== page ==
Currently, there are no viable therapeutic treatments for psychostimulant addiction. Likely, because the mechanism of action of therapeutic candidates on select cell subtypes, in the heterogeneous central nervous system, is unknown. Shedding light on distinct molecular pathway events in distinct cell subtypes, that mediate stimulant addiction, is necessary for development of effective therapeutics. Recent studies demonstrate an imbalance of function and molecules in striatal medium spiny neuron (MSN) subtypes, those enriched in dopamine (DA) D1 vs. D2 receptors, in psychostimulant addiction. Yet, there are no systematic studies examining which synaptic inputs and signaling pathways regulate distinct transcriptional changes in MSN subtypes and how these molecular changes ultimately mediate psychostimulant addiction. We will investigate a transcription factor, early growth response 3 (Egr3), that is regulated by cocaine in a cell-type specific manner in the ventral striatum (nucleus accumbens-NAc) and in turn regulates transcription of key molecular players, in the cocaine addictive phenotype. Egr3 is regulated through dopamine (DA)-D1 and brain derived neurotrophic factor (BDNF)-TrkB signaling pathways. These signaling pathways, in the ventral tegmental area (VTA)-NAc circuit, are critical for mediating behavioral responses to cocaine. We will use optogenetic and pharmacological tools combined with novel cell-type selective transcriptome profiling to investigate how the Egr3 transcription factor pathway is mediated in MSN subtypes through VTA-NAc signaling pathways in cocaine abuse. We will then examine the functional role of the Egr3 transcription factor pathway in MSNs in mediating relapse for cocaine, a hallmark symptom of addiction, using genetic tools to selectively perturb levels of Egr3 or the Egr3 co-repressor, Nab2. Our findings could lead to novel and effective treatment strategies for psychostimulant addiction that target MSN subtypes, which would greatly impact the lives of individuals suffering from this chronic disease.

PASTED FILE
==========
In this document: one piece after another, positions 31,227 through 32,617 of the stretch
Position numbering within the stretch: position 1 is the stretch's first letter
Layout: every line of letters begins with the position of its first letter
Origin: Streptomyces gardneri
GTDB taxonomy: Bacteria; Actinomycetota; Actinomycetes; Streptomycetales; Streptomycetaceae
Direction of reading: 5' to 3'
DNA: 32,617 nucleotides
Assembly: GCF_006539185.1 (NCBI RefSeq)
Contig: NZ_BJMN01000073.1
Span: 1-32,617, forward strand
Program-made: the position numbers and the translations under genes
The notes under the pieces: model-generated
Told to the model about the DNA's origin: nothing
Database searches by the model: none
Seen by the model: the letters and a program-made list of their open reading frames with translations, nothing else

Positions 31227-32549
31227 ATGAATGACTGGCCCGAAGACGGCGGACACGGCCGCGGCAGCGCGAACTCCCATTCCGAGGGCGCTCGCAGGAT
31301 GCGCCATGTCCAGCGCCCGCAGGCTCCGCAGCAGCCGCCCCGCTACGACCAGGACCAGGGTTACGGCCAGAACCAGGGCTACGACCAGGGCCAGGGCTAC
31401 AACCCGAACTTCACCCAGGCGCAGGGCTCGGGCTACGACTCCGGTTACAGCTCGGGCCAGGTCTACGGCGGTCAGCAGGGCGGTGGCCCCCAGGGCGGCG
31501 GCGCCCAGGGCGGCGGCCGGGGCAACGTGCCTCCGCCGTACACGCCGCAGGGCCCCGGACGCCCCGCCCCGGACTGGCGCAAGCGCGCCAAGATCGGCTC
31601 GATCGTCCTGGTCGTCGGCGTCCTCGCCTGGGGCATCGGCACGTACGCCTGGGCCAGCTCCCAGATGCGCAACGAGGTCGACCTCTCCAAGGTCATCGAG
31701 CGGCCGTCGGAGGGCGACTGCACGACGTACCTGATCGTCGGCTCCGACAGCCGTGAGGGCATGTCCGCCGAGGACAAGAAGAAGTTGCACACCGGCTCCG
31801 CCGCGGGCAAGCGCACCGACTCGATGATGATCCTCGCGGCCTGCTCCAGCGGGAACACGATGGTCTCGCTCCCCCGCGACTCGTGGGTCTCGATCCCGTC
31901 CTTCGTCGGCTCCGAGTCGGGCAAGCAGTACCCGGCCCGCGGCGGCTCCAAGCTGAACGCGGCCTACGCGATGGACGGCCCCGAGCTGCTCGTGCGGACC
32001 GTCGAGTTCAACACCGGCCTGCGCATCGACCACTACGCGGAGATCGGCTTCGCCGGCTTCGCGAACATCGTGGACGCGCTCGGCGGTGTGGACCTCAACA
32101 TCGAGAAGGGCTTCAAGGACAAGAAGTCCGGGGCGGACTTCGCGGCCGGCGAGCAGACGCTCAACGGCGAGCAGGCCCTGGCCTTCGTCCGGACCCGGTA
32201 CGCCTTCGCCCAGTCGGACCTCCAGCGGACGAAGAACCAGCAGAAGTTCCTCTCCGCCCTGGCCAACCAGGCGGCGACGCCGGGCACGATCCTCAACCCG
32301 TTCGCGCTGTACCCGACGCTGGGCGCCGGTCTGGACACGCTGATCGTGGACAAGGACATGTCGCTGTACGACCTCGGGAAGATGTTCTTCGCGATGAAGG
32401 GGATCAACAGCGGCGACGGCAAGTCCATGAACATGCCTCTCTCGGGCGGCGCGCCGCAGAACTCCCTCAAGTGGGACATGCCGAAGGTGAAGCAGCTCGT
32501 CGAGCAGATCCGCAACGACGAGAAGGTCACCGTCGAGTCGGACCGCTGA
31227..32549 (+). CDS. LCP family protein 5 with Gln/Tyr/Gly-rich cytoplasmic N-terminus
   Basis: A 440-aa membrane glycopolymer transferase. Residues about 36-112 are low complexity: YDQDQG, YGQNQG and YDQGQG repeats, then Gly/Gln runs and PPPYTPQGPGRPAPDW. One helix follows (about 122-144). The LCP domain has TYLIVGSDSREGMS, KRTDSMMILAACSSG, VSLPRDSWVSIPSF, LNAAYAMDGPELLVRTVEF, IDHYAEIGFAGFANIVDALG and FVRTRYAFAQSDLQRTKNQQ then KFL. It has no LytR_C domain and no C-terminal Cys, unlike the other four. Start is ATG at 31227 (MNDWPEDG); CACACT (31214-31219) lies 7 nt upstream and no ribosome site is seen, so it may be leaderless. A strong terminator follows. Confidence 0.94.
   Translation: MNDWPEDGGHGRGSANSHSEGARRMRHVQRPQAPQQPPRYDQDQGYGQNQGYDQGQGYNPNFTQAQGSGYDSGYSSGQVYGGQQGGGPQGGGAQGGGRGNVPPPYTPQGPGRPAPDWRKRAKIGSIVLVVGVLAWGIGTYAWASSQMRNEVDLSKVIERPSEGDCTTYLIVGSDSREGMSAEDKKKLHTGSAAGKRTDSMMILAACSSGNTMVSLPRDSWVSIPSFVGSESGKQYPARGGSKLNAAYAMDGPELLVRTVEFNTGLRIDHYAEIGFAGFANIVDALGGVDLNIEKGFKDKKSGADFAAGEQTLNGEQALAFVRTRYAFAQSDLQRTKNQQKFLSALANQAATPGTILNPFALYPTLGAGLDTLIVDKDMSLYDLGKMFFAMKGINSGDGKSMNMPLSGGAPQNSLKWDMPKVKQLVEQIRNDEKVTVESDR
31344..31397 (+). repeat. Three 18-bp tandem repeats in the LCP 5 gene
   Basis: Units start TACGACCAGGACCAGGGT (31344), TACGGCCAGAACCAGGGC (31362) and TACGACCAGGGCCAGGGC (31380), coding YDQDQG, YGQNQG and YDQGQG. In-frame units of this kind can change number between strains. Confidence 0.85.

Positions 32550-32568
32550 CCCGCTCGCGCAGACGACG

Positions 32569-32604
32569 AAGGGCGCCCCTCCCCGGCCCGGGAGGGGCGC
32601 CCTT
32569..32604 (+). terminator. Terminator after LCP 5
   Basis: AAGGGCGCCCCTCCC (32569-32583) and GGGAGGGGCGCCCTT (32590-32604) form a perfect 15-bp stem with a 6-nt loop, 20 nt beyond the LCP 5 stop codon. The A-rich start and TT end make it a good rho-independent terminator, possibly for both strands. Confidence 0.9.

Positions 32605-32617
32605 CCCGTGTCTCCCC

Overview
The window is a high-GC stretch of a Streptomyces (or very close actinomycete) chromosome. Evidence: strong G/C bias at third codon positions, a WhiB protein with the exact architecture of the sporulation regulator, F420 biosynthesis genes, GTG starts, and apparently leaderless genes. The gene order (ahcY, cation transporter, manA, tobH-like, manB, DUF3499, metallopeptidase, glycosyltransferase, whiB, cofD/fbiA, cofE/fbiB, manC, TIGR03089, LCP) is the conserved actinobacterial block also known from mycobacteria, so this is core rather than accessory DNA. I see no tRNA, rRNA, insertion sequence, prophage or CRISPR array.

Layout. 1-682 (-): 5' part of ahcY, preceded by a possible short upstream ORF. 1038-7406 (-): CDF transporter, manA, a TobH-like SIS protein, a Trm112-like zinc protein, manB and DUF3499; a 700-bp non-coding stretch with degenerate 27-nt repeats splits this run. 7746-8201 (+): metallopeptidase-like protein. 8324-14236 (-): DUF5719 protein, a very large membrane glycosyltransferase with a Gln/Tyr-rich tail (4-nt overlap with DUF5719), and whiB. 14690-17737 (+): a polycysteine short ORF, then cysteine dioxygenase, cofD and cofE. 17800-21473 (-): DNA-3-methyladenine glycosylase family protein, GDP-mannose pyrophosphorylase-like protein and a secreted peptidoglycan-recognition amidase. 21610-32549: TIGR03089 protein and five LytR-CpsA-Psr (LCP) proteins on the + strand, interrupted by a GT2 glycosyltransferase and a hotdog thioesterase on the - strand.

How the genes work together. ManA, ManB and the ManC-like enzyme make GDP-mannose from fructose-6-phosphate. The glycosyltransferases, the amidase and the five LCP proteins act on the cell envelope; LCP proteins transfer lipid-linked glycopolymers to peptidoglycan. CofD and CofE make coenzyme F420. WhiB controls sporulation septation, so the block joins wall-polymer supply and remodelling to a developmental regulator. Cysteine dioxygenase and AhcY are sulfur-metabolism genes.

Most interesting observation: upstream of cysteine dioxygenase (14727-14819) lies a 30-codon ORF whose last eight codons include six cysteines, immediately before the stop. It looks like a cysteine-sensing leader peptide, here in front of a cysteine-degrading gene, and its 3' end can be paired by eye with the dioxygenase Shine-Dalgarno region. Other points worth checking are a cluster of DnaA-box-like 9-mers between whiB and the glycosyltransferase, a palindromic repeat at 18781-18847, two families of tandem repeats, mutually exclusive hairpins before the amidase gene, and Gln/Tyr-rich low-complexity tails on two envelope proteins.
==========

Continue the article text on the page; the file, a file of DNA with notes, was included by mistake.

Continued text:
We propose to study the transcriptional mechanisms occurring in nucleus accumbens cell subtypes in cocaine addiction. We will investigate the neuro-circuit and signaling pathways that mediate these transcriptional mechanisms in precise cell subtypes in cocaine abuse. We will further genetically target a transcription factor pathway, implicated in cocaine abuse, in nucleus accumbens neuronal subtypes to investigate the cell-type selective transcriptional mechanisms that mediate relapse in cocaine addiction. Our proposed studies can uncover novel molecular mechanisms occurring in precise cell subtypes in psychostimulant abuse. This can lead to novel therapeutic targeting for effective treatment of psychostimulant abuse.